No sense in risking anything with another pesky voter-driven effort; let's repeal the minimum wage law and replace it with a new one that falls short of what the voters might approve of. That way the petition, which seeks to amend the wage law, would be irrelevant, null and void, as cold and tasteless as a week old cup of coffee. You can’t amend a law that has been repealed.

And you know how long it took to get all that done? And did I mention that Democrats joined in, to make the repeal and replacement a bipartisan effort?

It took one day. I mean, there had to have been some groundwork that took a few hours, but when push came to shove--one day!

Remarkable what can be accomplished when you don’t trust voters and have to move fast.

Now the petition people are upset and say they may take their case to court...and I hope they do.

We’ll have to wait and see.

Republicans, meantime, are claiming victory. So are Democrats. So is the Governor who signed it into law almost immediately.

And that’s all fine. The only people left out in the cold are the people who pushed the envelope with a petition drive in the first place.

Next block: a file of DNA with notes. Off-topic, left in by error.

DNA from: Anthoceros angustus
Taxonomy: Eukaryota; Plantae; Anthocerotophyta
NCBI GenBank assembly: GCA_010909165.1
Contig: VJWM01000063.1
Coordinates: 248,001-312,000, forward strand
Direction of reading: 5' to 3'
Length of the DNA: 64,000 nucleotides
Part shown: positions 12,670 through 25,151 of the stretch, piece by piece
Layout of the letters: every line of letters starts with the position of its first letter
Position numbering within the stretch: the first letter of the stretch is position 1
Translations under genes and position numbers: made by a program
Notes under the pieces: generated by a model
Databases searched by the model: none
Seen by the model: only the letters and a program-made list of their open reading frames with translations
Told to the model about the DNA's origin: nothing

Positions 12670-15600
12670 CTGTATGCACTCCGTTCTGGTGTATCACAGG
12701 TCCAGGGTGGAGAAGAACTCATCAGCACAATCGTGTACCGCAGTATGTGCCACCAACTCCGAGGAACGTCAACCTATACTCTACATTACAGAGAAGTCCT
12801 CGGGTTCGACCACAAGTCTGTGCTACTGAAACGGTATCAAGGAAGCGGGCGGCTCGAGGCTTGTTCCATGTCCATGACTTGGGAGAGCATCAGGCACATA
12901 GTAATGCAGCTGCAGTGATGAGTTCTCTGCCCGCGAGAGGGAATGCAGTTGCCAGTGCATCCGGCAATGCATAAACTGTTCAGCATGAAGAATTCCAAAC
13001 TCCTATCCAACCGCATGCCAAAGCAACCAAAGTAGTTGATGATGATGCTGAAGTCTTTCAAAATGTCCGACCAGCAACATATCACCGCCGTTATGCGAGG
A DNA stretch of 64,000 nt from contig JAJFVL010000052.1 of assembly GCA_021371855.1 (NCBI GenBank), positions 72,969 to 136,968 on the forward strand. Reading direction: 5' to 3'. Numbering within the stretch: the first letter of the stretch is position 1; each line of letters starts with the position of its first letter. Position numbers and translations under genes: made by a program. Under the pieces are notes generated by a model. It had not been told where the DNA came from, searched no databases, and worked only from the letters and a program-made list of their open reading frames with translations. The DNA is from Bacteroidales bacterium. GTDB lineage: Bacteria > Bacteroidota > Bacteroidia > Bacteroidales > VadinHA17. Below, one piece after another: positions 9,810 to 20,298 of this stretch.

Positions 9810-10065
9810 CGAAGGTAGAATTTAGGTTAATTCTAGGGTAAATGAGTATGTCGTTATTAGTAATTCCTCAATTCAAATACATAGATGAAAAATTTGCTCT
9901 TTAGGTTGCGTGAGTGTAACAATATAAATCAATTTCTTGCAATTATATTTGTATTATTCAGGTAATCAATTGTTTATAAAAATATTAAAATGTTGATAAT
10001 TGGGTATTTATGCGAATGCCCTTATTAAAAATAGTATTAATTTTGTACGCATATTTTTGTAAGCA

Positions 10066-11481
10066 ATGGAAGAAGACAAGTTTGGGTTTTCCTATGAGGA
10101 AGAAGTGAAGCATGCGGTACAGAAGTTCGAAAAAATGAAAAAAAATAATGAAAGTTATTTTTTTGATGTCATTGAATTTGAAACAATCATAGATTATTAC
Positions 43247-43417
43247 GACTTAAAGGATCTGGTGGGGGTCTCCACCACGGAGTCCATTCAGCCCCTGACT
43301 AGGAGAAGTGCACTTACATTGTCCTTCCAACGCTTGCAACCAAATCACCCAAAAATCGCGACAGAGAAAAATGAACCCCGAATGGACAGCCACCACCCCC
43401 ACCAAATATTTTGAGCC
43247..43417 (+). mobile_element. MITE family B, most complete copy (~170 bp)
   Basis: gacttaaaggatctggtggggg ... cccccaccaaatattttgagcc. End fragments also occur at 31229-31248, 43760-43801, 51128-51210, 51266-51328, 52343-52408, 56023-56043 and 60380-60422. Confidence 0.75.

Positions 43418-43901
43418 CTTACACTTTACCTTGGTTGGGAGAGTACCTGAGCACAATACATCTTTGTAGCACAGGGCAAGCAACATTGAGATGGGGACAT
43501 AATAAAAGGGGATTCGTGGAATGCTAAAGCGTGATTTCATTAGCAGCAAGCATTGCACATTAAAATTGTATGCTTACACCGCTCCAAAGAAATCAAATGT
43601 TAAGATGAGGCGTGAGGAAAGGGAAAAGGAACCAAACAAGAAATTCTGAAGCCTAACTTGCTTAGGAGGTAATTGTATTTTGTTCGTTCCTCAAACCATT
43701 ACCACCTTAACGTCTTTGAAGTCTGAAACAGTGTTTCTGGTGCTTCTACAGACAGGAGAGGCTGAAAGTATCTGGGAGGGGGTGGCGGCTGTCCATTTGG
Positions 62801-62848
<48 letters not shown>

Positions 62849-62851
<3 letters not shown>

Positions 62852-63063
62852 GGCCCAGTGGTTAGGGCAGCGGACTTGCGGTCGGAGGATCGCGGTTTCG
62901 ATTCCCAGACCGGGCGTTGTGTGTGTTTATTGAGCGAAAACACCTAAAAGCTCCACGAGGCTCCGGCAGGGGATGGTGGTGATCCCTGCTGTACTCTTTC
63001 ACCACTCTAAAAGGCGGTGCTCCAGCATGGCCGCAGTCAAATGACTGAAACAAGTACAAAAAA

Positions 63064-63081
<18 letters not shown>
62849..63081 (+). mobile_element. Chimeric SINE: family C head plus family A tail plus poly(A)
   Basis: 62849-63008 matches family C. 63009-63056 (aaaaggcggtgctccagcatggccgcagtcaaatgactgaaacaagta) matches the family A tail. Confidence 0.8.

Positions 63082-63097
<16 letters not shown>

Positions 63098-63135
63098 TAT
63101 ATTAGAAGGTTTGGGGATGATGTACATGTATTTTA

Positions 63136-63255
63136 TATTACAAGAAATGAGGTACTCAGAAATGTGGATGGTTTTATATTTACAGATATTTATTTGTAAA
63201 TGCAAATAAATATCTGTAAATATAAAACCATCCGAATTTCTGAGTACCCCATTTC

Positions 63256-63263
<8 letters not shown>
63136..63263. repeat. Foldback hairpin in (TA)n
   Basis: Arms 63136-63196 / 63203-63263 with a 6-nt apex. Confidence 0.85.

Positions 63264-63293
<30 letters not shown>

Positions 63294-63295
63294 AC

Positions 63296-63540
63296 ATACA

They get part of what they wanted, but their victory is about as exciting as twin beds.

Politicians here, there, and everywhere urge us to trust them. And then spend millions, even billions of dollars to convince us to vote for them.

It can only mean they don’t trust us, left to our own devices, to do the right thing.

In this corner...I’m Tom Van Howe.

Business News

Last Update on February 27, 2015 08:28 GMT

THE DAY AHEAD

WASHINGTON (AP) -- Reports on the economy, pending home sales and foreign holdings of securities are due out today. The Commerce Department releases fourth-quarter gross domestic product at 8:30 a.m. The pending home sales index come out from the National Association of Realtors around 10 a.m. And the Treasury Department is to release its preliminary report on the June 2014 annual survey of foreign holdings of U.S. securities.

JAPAN-ECONOMY